DAY THREE: DON GIOVANNI

WOW, what an amazing experience! This production and performance got me to rethink what you can do with a standard piece of repertoire.  It kind of shattered my, what now seems like limited, thinking of how you can make riveting theater! This incredible production was aided by a beautiful ensemble of artists and by the London Symphony Orchestra, again sounding fantastic. Top scores go to director Dmitri Tcherniakov for bringing a depth of emotional resonance to the characters that I have not experienced with this work. The Donna Anna and Don Ottavio duet was a remarkable and unexplainable wonder, as was Zerlina’s “batti, batti, o bel Masetto. I was also blown away by the surprising and engaging performance of Rod Gilfrey as Giovanni.

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PHOTO: Rod Gilfry (Don Giovanni), Maria Bengtsson (Donna Anna), Kyle Ketelsen (Leporello)

And here we get to the big departure from the norm. In Tcherniakov’s production, the entire opera takes place in the home of the Commendatore, and all are relatives, with the exception of Leporello, who is a houseguest. And Don Giovanni is an older guy who is driven into a mad drunken state by family members who are dedicated to exacting lethal revenge on the killer of the father. All the disguises, conquests, and intrigues happen in Giovanni’s crazed and drunken mind. Even the statue is imagined and the famous dinner guest is a Commendatore lookalike that the family has hired to push Giovanni over the edge. The whole thing reads like some brilliant HBO series. Here is the link to check out the cast that worked so well to bring this vision into performance - bravi tutti. 

Now gang, don’t worry! I am not going to come back from this trip trying to update or change all of our standard repertoire. In fact, seeing this production provides me even more excitement about our own Giovanni cast and production coming to the Academy of Music this spring. But in considering how to best curate opera experiences that have a healthy yin and yang (read: balance) it is helpful to experience productions like this so that you can see possibilities and nuances to programming decisions.  This brave and wonderful concept has provided great insight on how interpretations can be illuminating and exciting.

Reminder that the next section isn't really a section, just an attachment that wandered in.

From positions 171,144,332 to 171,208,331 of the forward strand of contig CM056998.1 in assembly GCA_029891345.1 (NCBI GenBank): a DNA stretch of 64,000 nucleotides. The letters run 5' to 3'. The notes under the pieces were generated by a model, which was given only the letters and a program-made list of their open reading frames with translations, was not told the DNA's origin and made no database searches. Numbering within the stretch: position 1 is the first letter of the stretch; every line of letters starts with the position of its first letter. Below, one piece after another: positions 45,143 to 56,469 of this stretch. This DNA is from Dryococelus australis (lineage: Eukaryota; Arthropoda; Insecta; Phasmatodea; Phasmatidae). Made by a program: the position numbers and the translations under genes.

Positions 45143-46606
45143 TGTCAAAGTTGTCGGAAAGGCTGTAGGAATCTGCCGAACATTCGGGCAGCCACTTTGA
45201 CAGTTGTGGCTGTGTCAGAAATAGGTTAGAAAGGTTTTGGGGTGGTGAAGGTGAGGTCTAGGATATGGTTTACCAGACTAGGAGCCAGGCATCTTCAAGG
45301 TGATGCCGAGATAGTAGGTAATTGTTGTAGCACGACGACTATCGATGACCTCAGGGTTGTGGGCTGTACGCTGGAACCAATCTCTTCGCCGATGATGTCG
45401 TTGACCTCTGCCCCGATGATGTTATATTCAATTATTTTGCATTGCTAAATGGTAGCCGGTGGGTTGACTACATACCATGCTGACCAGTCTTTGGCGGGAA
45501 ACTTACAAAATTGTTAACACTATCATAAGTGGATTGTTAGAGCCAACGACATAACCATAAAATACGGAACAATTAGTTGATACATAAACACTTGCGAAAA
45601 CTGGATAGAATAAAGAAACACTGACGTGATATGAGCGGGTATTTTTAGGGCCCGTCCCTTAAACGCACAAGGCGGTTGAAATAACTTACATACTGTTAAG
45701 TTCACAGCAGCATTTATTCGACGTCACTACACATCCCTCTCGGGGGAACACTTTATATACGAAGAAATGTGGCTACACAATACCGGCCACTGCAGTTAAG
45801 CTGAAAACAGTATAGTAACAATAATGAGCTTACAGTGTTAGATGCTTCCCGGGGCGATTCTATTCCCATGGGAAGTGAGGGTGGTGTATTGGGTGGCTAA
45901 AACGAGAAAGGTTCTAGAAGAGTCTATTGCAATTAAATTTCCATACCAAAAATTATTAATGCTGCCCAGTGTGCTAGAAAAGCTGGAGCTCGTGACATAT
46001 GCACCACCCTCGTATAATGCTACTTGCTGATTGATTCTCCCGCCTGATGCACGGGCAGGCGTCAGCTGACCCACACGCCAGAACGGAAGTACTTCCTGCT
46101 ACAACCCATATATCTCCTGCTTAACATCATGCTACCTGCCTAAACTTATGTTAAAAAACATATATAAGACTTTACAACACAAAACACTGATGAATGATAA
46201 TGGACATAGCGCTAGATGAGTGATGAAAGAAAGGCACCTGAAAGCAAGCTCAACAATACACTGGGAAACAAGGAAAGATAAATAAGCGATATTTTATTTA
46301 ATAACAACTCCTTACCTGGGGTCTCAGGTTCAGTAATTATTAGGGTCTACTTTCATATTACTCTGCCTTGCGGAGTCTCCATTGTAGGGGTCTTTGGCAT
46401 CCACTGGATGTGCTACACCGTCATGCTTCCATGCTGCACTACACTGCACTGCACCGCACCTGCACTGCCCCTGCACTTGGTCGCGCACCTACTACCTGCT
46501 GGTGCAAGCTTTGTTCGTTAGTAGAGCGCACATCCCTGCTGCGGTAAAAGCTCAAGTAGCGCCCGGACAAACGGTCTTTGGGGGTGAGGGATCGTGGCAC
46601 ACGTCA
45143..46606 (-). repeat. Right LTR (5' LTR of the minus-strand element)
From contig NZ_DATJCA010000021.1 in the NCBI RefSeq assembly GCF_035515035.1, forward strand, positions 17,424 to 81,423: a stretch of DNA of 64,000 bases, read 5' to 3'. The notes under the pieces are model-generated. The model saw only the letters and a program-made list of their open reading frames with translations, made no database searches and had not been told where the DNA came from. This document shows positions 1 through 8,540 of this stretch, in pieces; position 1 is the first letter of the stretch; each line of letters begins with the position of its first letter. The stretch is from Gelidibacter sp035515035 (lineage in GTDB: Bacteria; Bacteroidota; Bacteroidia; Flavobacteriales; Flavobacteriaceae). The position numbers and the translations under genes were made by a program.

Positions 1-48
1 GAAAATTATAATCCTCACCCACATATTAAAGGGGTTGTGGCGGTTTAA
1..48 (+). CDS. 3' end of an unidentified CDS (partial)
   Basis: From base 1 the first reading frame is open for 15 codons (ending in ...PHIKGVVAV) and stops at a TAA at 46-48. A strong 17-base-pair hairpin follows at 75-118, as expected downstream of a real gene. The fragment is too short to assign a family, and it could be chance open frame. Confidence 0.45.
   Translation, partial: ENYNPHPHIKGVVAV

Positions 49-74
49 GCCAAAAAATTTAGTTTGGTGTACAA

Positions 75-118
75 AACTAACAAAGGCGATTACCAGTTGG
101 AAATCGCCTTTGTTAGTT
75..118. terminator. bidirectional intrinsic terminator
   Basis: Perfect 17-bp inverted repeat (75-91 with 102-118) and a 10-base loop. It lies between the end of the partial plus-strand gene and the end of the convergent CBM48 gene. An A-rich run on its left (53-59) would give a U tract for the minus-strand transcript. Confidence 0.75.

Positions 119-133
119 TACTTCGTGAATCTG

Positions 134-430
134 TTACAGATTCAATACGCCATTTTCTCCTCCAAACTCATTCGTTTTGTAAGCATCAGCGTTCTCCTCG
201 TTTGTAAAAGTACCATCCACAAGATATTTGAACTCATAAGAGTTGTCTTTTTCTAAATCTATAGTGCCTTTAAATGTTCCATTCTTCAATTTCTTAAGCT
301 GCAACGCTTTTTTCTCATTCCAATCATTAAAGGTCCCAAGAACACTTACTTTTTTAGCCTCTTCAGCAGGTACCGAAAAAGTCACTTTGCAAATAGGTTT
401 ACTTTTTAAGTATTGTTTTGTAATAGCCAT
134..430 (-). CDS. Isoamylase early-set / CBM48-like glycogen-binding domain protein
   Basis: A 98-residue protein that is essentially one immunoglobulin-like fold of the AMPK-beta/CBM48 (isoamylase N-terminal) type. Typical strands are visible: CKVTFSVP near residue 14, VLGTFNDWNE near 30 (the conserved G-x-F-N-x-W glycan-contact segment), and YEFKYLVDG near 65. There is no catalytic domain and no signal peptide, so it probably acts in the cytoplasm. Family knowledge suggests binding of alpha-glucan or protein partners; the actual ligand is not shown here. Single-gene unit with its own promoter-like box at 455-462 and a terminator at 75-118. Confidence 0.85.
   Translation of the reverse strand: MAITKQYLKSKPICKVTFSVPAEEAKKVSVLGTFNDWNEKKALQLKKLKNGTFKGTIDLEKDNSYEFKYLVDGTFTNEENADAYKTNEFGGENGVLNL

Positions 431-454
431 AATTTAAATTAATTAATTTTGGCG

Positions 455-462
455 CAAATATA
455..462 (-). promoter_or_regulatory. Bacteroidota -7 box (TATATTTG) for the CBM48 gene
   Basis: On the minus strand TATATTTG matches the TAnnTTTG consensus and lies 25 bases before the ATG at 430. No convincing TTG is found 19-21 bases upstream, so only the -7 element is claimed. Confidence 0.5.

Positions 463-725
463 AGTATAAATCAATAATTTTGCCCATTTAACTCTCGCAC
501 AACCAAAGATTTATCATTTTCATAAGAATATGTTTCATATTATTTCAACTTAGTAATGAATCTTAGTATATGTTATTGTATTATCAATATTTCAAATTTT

Tomorrow one of my all-time favorite operas Richard Strauss’s ELEKTRA!

DAY TWO: RIGOLETTO

After a bit of sleep (curtain times here are typically 9:30 or 10 p.m.) I had a nice Sunday brunch and walked a bit of the city. A nice day off. I was so looking forward to Robert Carsen’s production of RIGOLETTO featuring George Gagnidze in the title role, and I was not disappointed. Go HERE to learn more about Robert Carsen. He is a fellow Canadian who has given opera some of the most memorable and iconic productions of our time. Gagnidze’s Rigoletto in this production was a dark and ridiculed character in a world occupied by dark and mean people. image

The inspiration of the production was the 1924 motion picture He Who Gets Slapped and worked in bringing the loathing Rigoletto to life in one of the most compelling ways I have seen. Under an ever present circus tent the action unfolded with a strong conceptual hand, replete with six lady strippers in Act I and six ripped and bouncy male circus performers.  Even the duke dropped his robe for a bare bum exit on his way to Gilda.  It all sounds more gratuitous than it was, as it completely fit in this underbelly world where ridicule, thievery and murder exist. image

The audience here loved it – yet I am still working out in my mind if this is something that would work in the U.S. (Ruminating on this subject will take some time). It was Fête Nationale (Bastille Day) today and as this production was performed in the outdoor Théâtre de l’Archevêché. We were treated not only to the beautiful sounds of the London Symphony Orchestra for the overture at 10 p.m., but also to the sounds of fireworks at the nearby Rotunde.  All in all, a special night.